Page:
Microsoft developing improved touch desktop, keyboard in Windows 10

The new touch keyboard borrows several features from Windows 10X

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Microsoft has struggled to meld touch and mouse input on Windows 10 in a meaningful way, but a new “touch-optimized” desktop and keyboard could help.

As spotted by Windows Central, Microsoft started testing the new desktop environment in the latest Dev Channel builds of Windows 10. For now, it doesn’t seem to change much beyond making some hitboxes larger — and therefore easier to touch. It also hides some taskbar buttons that don’t make sense to have available when using touch.

It’s a far departure from Windows 8.1, which was heavily touch-focused but made keyboard and mouse less effective. Hopefully, Microsoft can improve the touch experience in Windows 10 without compromising usability with a mouse.

Another area where the company is working to improve the touch experience of Windows 10 is with the on-screen keyboard. Until now, the touch keyboard in Windows 10 was mostly the same as the one introduced in Windows 8. It still uses the old Modern Design Language 2 and is overdue for a refresh.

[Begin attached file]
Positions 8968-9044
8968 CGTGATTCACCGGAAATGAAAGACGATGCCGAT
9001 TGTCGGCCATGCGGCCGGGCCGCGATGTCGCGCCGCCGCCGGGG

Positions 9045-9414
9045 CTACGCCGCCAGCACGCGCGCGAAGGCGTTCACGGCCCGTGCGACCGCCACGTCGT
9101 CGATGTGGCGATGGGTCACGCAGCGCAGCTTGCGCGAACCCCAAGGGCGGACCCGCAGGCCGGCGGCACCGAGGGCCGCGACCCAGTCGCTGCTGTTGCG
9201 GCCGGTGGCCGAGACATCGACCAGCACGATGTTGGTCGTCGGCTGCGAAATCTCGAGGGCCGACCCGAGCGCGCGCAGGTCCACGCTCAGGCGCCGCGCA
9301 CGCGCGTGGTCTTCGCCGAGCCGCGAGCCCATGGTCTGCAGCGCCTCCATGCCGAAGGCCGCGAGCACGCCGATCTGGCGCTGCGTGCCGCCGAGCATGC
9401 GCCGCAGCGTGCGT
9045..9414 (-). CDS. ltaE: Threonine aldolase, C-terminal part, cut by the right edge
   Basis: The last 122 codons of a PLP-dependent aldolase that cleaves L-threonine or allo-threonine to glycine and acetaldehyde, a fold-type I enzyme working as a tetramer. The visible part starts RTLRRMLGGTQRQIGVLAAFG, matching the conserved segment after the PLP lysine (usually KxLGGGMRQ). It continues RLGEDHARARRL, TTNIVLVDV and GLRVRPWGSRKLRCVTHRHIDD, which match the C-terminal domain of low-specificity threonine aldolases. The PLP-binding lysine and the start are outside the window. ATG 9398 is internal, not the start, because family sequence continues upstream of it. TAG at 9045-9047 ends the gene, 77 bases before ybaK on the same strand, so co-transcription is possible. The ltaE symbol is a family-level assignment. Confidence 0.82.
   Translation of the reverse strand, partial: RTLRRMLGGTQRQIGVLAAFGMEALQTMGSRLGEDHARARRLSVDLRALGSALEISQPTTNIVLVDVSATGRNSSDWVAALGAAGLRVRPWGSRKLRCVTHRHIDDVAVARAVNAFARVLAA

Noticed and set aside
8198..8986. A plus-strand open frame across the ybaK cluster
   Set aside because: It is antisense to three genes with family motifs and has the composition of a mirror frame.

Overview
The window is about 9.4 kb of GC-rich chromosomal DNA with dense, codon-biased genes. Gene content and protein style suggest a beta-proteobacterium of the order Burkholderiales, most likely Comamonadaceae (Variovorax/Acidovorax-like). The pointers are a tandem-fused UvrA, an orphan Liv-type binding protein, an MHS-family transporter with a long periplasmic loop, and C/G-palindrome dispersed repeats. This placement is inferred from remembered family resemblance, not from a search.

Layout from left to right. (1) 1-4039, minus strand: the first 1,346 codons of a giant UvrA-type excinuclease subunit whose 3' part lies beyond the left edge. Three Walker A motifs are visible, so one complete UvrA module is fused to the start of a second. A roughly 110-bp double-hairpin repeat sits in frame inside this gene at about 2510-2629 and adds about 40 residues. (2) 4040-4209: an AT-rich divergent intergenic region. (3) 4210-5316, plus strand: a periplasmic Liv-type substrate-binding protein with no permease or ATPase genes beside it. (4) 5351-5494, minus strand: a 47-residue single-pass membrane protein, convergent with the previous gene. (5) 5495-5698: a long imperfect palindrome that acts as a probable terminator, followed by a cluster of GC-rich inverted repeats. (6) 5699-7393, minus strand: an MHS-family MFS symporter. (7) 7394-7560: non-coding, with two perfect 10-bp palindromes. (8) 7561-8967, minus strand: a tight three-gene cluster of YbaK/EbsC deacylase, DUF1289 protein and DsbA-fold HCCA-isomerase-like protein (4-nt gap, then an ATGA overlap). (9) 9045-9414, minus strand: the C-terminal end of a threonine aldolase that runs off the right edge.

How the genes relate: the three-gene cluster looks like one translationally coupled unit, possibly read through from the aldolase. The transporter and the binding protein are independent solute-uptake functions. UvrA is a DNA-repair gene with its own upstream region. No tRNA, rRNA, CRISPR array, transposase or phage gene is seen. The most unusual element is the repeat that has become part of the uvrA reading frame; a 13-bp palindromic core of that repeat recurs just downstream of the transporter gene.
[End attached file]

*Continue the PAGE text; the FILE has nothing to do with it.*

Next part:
According to Windows Central, the latest Dev Channel built includes a brand new touch keyboard that uses Fluent Design. You can see it in action here. It also brings several new features previously seen on Windows 10X, Microsoft’s work-in-progress touch-based Windows OS. Originally, 10X was supposed to run on dual-screen devices, such as the company’s upcoming Surface Neo. However, due to several delays, Microsoft is reorienting Windows 10X for single-screen devices.

The new keyboard includes GIF support, an improved emoji panel UI, clipboard integration, better animations, new sounds and more.

Regarding the emoji panel specifically, it looks like Microsoft integrated the Windows 10X emoji panel into the new keyboard.

Considering the number of touch-oriented Windows 10 devices there are — including several of Microsoft’s own Surface 2-in-1s — any improvements to touch on Windows 10 will be welcome.

Source: Windows Central

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